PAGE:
Because the concentrations of proteins vary depending on the cell type, an interaction that occurs frequently in blood or muscle cells, may be extremely rare in a neuron. Alternatively, an interaction that causes problems in neural cells may not occur in other tissue types simply because the two proteins causing the problem don't cohabitate in non-neurons.
Keeping track of all these proteins is a no simple task – especially when taking into consideration all the alternate versions of the same protein – but scientists from all over the world are collaborating to build databases of proteins that interact with each other.
That's where Iakoucheva's work comes in. She studies the protein variants that occur in neurons and how slight variations in protein-assembly can alter how the proteins work in neurons from autistic people's brains.
However, even the most definitive protein-tracking databases only look at whichever protein shapes the scientists found in the cells that were easiest to study. The lack of tissue-specific information about protein interactions may be causing scientists who work on tissue-specific conditions to miss important details. Iakoucheva and others are concerned that without looking at the tissue-specific isoforms, researchers won't be able to develop medications that address what's happening in autistic people's neurons.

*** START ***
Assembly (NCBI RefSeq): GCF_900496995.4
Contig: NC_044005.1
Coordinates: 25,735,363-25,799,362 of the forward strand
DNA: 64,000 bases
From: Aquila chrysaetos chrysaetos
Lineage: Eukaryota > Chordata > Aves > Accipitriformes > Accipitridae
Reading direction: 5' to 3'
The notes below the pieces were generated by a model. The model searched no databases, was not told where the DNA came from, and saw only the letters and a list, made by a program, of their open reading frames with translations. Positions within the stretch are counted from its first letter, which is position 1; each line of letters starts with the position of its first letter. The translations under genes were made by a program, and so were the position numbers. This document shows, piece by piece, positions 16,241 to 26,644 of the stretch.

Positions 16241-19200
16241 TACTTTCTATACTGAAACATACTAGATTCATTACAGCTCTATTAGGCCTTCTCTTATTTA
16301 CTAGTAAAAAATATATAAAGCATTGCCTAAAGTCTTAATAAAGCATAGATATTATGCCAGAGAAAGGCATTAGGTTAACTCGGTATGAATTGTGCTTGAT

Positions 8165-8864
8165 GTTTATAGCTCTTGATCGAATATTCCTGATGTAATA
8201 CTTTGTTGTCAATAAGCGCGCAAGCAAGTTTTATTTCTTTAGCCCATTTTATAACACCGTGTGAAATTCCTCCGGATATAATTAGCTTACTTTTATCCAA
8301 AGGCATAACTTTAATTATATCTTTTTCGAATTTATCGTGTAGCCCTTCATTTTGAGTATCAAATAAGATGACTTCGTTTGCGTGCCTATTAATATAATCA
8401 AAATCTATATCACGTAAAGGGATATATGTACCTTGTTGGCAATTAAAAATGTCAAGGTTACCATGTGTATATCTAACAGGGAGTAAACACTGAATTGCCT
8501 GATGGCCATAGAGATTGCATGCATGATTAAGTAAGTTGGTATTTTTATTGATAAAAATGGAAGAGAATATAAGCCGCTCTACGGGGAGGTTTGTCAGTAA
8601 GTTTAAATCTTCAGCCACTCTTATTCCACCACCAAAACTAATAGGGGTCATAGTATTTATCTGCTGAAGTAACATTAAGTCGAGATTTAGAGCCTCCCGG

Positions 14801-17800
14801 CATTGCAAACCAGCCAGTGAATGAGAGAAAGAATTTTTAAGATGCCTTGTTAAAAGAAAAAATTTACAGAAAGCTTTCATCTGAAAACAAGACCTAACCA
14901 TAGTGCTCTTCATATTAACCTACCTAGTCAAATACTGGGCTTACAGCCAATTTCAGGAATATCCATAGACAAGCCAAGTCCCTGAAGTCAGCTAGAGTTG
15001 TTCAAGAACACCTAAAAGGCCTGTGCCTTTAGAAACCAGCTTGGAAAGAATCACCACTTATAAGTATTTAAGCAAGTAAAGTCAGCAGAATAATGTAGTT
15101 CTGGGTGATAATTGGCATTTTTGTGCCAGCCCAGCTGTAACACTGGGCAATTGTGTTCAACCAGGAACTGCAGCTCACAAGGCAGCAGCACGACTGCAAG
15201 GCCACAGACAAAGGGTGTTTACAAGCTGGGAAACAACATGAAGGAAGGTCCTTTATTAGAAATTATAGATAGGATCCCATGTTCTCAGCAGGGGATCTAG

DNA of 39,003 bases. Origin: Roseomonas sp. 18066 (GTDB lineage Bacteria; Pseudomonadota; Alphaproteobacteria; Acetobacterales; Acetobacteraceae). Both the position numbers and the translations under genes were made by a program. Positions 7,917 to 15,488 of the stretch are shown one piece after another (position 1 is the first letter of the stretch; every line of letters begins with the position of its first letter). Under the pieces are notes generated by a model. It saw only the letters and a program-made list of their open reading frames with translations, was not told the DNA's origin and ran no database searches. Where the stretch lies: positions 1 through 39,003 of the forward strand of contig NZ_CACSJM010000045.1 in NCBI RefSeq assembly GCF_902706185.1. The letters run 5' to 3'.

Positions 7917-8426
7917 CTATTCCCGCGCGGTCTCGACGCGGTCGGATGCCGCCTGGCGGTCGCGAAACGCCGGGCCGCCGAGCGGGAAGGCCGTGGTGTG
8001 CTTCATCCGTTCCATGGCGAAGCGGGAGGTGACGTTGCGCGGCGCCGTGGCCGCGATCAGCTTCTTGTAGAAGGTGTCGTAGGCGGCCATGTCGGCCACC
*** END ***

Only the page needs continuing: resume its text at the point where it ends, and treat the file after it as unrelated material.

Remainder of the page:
So she decided to build two maps of protein interactions, one based on the protein isoforms that are already in the databases, and another based on isoforms that have been observed in neurons. Because it would be almost impossible for one lab to build these maps on its own, she teamed up with proteomics researchers at the Dana Farber, who have built similar protein maps for cells affected by a wide variety of diseases.
Half of the protein interactions they observed only occurred when previously unstudied versions of the protein were in the mix. They also found that some of the protein interactions the databases predicted did not occur between the protein isoforms that actually live in neurons. The inevitable conclusion was: We need more research on protein variation.